• Apply for a credit-builder loan. These accounts are typically offered by credit unions, community banks, lending circles and some online lenders. When you apply, the lender sets up a savings account for you in the amount of the loan you've qualified for, and you make payments toward that account each month. The lender reports your payment history to the three national credit bureaus (Experian, TransUnion and Equifax), and your credit history will show on-time loan payments as you make them—plus, you'll have access to a savings account at the end of the term.
  • Join another person's credit card account as an authorized user. While the previous two options are available to you independent of anyone else, becoming an authorized user requires you to have a parent or another person willing to add you to their account. You'll be able to benefit from their potentially long credit history, and as an authorized user you're not responsible for payments on the account (though you can arrange to pay the account holder for any charges you make to the card). Authorized-user account activity may not have as big an impact on your credit history as managing your own account, but it's a start—especially if you're not yet ready to take on a credit account yourself.
  • Have your rent or utility payments reported to credit bureaus. Another way to build credit is to make sure any regular payments you're already making are reflected on your credit report. There are several services—which are either free or charge a fee—that landlords can use to report your rental payments.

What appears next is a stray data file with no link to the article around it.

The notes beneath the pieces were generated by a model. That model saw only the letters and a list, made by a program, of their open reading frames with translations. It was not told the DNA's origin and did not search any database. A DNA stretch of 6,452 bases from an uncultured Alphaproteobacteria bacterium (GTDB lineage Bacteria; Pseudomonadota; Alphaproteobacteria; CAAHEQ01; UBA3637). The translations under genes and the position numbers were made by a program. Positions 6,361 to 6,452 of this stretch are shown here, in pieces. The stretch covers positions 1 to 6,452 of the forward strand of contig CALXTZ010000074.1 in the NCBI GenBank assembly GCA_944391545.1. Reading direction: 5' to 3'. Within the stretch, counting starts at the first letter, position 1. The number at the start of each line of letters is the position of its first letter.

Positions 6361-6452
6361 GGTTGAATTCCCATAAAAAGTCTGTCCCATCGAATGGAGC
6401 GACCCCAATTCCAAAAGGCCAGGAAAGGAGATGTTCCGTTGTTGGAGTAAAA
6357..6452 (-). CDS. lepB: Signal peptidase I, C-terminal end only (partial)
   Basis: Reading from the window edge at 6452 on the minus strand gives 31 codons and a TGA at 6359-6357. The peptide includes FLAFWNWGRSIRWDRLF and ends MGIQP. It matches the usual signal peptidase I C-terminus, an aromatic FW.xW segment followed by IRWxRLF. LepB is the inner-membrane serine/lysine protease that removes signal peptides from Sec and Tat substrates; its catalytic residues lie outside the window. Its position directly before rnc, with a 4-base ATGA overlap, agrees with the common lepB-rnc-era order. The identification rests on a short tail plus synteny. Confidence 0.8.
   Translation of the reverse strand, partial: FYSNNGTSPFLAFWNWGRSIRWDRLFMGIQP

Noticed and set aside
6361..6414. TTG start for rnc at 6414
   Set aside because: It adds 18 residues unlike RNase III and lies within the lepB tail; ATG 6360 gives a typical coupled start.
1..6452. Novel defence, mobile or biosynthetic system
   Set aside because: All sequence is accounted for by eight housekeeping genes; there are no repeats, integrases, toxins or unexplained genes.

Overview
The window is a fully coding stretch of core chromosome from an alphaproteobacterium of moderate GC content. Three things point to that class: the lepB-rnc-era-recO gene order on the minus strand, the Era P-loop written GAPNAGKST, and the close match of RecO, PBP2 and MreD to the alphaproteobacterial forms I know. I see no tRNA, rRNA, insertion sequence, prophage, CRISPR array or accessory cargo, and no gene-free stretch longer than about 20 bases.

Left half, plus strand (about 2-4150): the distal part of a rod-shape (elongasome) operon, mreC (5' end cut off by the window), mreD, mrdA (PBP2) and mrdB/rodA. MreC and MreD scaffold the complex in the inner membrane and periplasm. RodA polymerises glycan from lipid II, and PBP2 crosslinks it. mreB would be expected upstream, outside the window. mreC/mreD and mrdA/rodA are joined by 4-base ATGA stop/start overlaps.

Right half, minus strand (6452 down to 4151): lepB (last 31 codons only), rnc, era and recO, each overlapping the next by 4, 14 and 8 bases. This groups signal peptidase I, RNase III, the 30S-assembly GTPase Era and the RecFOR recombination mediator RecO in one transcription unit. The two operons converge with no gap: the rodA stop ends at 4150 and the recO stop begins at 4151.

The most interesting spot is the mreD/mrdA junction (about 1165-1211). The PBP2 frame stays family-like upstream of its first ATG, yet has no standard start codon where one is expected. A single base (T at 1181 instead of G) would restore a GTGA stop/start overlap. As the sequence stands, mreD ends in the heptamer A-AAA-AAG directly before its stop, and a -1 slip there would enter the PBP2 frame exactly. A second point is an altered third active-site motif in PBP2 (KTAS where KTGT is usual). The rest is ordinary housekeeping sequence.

A free tool called Experian Boost can also integrate cellphone and utility bill payments into your Experian credit report, which may improve your FICO® Score . Your credit report at the other credit bureaus won't be affected. Take advantage of another longer-term credit-building strategy in order to make a bigger impact on your credit history.

Good Credit in College Will Pay Off

In college, you have a lot of competing priorities, and adding building credit to the list might seem difficult. But pick just one of the strategies above to start, and consider additional ways to establish credit when you're ready to. Growing a strong credit score will take time, which is why it's useful to start the process as early as you can.

In the future, you may want to take on a mortgage, get a car or even borrow student loans to help your child fund college. If you have good credit at that point—partially due to your long credit history—you can look back on your credit journey with gratitude that you took it seriously from the start.